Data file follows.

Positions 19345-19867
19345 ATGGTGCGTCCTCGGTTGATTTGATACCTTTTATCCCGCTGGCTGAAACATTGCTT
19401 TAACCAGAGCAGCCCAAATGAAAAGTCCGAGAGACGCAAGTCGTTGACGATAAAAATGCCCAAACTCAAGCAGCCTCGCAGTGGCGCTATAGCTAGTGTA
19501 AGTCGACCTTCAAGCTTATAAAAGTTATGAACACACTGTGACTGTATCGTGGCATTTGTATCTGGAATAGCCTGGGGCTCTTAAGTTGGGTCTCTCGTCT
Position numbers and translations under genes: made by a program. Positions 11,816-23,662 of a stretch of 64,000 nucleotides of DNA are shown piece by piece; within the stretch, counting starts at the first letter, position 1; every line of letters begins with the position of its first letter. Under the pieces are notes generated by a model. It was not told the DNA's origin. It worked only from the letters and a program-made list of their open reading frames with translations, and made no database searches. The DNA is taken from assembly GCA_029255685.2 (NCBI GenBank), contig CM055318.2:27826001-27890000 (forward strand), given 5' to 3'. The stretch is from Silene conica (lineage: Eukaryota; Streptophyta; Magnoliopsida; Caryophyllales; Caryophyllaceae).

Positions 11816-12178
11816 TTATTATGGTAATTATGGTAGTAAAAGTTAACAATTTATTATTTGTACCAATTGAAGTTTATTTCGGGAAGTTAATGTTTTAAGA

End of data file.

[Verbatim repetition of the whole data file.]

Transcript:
Positions 19345-19867
19345 ATGGTGCGTCCTCGGTTGATTTGATACCTTTTATCCCGCTGGCTGAAACATTGCTT
19401 TAACCAGAGCAGCCCAAATGAAAAGTCCGAGAGACGCAAGTCGTTGACGATAAAAATGCCCAAACTCAAGCAGCCTCGCAGTGGCGCTATAGCTAGTGTA
19501 AGTCGACCTTCAAGCTTATAAAAGTTATGAACACACTGTGACTGTATCGTGGCATTTGTATCTGGAATAGCCTGGGGCTCTTAAGTTGGGTCTCTCGTCT
Position numbers and translations under genes: made by a program. Positions 11,816-23,662 of a stretch of 64,000 nucleotides of DNA are shown piece by piece; within the stretch, counting starts at the first letter, position 1; every line of letters begins with the position of its first letter. Under the pieces are notes generated by a model. It was not told the DNA's origin. It worked only from the letters and a program-made list of their open reading frames with translations, and made no database searches. The DNA is taken from assembly GCA_029255685.2 (NCBI GenBank), contig CM055318.2:27826001-27890000 (forward strand), given 5' to 3'. The stretch is from Silene conica (lineage: Eukaryota; Streptophyta; Magnoliopsida; Caryophyllales; Caryophyllaceae).

Positions 11816-12178
11816 TTATTATGGTAATTATGGTAGTAAAAGTTAACAATTTATTATTTGTACCAATTGAAGTTTATTTCGGGAAGTTAATGTTTTAAGA